Bureau De Change (BDC) operators have called on the Central Bank of Nigeria (CBN) to review the exchange rate band at which Bureaux de Change (BDCs) buy dollars to align with commercial banks’ buying rate.
BDCs buy dollars from International Money Transfer Operators (IMTOs) as directed by the CBN at N360/$ and sell at N361.5/$ whereas commercial banks buy at N357/$ and sell at N360/$.
Aminu Gwadabe, President of Association of Bureaux De Change Operators of Nigeria (ABCON) urged the CBN to merge the BDCs and bank rates to achieve market harmony and level playing field for all stakeholders.
He spoke to financial journalists in Lagos ahead of the 261st meeting of the CBN-led Monetary Policy Committee (MPC) scheduled to hold on Monday May 21 and Tuesday, May 22 at the CBN headquarters Abuja.
He said the underlying market intrigues and political anxieties in the country are pointers that the CBN needs to listen to ABCON demand and merge both rates in the interest of the naira and economy.
Gwadabe said leaving the rates as they are presently does not allow healthy competition between both segments of the market.
He added that the ongoing losses being recorded in the equities market where over N700 billion has been lost in recent weeks, as well as speculative tendencies among big foreign exchange players will continue to constitute big threat for exchange rate stability.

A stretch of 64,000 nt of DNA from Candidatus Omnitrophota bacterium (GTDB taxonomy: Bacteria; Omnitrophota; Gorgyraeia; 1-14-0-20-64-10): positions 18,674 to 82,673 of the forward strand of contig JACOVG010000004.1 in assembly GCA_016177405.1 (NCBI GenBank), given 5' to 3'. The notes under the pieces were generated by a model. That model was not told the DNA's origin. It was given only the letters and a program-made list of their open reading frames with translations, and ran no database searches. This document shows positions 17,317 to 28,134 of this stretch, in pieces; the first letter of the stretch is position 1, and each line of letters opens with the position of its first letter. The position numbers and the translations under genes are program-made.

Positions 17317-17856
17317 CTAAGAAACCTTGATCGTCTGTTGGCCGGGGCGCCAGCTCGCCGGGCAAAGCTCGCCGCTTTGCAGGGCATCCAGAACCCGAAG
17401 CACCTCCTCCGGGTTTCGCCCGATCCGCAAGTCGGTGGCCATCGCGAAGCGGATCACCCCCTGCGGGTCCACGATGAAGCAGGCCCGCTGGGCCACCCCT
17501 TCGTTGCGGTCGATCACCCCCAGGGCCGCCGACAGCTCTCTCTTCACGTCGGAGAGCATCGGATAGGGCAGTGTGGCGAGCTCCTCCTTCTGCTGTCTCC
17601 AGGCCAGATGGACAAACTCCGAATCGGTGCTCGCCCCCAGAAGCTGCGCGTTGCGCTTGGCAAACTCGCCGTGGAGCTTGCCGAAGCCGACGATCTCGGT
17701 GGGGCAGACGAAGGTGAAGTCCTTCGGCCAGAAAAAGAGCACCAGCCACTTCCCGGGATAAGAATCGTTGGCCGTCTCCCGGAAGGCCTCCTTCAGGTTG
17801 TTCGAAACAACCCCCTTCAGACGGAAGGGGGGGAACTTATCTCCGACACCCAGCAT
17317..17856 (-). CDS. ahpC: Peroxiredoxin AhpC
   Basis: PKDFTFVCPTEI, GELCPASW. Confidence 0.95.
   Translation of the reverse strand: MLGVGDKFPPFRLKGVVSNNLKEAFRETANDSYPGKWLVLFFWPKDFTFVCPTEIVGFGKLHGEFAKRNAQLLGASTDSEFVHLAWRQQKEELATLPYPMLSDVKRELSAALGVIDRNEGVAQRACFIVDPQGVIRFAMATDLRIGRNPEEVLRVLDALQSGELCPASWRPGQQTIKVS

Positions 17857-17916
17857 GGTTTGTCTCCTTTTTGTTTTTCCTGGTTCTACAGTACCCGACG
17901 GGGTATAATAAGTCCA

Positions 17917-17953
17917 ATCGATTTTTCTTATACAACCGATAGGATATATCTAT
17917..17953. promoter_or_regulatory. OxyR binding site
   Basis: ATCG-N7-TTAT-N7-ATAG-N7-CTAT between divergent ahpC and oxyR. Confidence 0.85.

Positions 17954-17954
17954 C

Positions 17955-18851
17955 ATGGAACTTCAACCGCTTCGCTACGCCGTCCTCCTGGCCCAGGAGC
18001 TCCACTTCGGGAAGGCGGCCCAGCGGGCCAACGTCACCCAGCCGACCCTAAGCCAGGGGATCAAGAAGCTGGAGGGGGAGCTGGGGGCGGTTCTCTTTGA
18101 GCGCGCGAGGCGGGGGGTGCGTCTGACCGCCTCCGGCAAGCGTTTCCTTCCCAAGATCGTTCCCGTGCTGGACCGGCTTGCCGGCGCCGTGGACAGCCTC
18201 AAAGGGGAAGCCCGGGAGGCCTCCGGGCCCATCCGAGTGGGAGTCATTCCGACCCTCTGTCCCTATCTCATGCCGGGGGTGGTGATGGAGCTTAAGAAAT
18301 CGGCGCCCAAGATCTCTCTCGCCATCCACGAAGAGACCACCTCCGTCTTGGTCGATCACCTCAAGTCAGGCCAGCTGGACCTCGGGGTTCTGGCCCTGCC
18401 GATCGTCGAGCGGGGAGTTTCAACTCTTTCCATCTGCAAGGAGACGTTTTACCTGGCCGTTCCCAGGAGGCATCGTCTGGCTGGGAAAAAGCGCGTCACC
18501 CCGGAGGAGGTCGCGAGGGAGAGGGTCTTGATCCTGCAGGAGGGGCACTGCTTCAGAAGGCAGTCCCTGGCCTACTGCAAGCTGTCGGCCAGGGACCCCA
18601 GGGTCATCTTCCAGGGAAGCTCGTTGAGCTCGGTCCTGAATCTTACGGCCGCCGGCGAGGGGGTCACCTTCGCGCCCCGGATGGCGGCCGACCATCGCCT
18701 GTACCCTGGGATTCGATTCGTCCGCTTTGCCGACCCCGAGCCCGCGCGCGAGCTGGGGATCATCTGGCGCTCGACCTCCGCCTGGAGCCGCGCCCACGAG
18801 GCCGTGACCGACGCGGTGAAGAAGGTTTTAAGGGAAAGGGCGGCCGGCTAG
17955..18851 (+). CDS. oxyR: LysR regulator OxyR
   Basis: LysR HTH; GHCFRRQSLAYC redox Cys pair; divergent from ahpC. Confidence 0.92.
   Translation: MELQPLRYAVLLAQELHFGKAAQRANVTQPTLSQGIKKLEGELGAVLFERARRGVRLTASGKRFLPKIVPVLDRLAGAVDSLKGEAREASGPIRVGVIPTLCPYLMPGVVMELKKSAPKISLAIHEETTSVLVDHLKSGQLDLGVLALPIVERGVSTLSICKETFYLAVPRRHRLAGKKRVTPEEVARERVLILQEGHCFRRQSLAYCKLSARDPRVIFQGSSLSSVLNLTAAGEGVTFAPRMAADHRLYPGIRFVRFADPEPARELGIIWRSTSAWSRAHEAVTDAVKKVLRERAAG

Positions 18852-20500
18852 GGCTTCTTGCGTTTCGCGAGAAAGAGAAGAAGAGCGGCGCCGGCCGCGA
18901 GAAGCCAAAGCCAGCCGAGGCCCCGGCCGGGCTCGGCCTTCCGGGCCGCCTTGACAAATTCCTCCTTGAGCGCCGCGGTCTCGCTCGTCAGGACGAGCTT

According to him, the rising naira liquidity, high demand for dollars in the travel seasons, payment for school fees for students studying abroad and rising forex demand at the retail end of the market remain big concerns for exchange rate stability.
Gwadabe however said that despite the near gloomy picture painted above, all hopes are not lost on the state of the economy, market and CBN’s goal of achieving exchange rate stability.
He cited the growing fiscal buffers which have seen the foreign exchange reserves hit $47.8 billion and the financial discipline seen in current administration as big plus for the economy and naira’s stability.
He also said that rising oil prices will continue to arm the CBN with required ammunition to tackle any act that will hurt the system. Oil prices are projected to hit $85 per barrel by July and have remained above $78 per barrel in the last few days.
Gwadabe said the economic war between America and China make Nigeria a preferred choice for investment by international firms.